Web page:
Formatting Title Sequences & Screens in Video Editing

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Naming Names

Title screens are one of the most integral parts of post-production and are usually separated from the general editing process in professional filmmaking. Since you do not have graphic designers and companies dedicated to title animations you are likely going to have to do this yourself. Most non-linear editing suites include fairly intricate title creation modules inside their software, and many of the higher end packages include outside software for creating more upscale animations. The principles, however, remain the same no matter what resource you are using to create this title sequence. Here are a few tips for meeting the goals set out by a standard title sequence.

Watchability

The most important thing with title sequences, and all text in your film, is clarity. Choose font and size that people will be able to read, usually going toward sans serif fonts that avoid extravagance. Make sure that the title itself takes prominence over the rest of the opening credits, possibly even changing its color or font.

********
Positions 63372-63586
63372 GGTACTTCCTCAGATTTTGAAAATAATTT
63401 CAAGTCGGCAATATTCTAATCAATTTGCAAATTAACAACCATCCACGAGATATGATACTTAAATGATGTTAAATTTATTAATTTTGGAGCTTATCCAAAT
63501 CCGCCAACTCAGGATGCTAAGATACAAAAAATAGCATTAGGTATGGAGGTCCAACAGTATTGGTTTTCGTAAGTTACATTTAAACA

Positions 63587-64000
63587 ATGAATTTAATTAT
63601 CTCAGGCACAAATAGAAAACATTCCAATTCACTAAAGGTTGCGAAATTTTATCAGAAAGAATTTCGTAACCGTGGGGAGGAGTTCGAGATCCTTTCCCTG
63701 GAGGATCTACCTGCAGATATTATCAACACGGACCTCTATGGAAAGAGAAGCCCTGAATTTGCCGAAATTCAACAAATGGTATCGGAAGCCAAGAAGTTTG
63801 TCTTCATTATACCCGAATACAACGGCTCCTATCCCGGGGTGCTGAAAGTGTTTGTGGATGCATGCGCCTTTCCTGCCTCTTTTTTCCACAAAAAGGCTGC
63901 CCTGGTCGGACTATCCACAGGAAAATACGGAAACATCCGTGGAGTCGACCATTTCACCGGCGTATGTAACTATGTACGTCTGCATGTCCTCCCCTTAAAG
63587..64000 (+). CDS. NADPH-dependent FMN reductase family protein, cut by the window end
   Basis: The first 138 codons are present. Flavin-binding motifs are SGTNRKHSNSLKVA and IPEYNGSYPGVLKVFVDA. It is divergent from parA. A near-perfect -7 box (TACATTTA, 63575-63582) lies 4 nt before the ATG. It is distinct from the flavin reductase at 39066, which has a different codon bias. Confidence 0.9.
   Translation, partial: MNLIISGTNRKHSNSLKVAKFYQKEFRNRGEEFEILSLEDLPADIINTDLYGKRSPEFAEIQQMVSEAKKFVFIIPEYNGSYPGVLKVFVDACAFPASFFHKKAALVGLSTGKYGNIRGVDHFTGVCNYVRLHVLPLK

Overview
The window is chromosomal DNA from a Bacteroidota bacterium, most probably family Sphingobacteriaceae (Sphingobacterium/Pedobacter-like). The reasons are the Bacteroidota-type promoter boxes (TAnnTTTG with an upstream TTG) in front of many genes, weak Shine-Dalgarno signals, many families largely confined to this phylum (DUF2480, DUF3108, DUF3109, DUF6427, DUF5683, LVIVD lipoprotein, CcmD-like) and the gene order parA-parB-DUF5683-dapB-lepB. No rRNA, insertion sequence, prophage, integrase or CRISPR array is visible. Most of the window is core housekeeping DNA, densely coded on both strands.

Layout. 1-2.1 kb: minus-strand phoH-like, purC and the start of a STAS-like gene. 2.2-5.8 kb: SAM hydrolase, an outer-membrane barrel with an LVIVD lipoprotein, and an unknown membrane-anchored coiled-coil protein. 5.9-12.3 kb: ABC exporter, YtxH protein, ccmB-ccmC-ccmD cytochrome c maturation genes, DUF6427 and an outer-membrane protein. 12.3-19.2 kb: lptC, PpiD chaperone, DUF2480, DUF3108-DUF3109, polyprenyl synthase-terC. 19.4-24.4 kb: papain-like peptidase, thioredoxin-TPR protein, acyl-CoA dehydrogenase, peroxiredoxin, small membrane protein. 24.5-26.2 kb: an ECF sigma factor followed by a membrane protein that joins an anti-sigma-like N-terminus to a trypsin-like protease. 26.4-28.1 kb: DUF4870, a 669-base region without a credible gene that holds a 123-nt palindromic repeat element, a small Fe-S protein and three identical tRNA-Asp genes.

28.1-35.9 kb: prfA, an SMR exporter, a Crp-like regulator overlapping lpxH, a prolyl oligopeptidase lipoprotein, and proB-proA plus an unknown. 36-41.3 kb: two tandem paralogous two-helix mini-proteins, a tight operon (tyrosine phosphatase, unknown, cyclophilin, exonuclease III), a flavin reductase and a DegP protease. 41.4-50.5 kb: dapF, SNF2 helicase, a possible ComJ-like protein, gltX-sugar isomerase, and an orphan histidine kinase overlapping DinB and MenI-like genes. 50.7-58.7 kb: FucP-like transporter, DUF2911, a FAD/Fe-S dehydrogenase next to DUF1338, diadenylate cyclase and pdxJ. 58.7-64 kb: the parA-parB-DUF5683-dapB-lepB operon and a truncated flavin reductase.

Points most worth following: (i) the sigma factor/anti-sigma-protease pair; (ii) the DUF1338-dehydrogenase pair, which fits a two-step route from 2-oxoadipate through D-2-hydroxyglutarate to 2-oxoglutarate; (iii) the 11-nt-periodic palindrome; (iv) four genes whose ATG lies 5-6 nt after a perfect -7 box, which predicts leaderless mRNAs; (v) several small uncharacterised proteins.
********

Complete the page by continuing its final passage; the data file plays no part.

Theme

When you are taking a title sequence a step further you are looking to maintain the tone of the film itself. You do this with the music, the speed and quality of the animation, text choices, and all background material. The title sequence should contribute something to the rest of the film and at the very least set the tone. You may want to freeze out the tone entirely by going bare bones, which can work both for and against you.

Screen Placement

There are standards you can follow, though you may want to break the mold for theatrics. Conventionally the title itself will be in the center of the screen while the lower third is where you will put the credits before and after the title. Make sure that no matter where you position your title and credits that they are going to be inside the proper area of the screen. This means avoiding text that will be unavailable on other types of distribution models. Often times your preview monitor is not accurate as to where the television or film screen will cut off content. That principle works the same thing with framing action in the normal production process.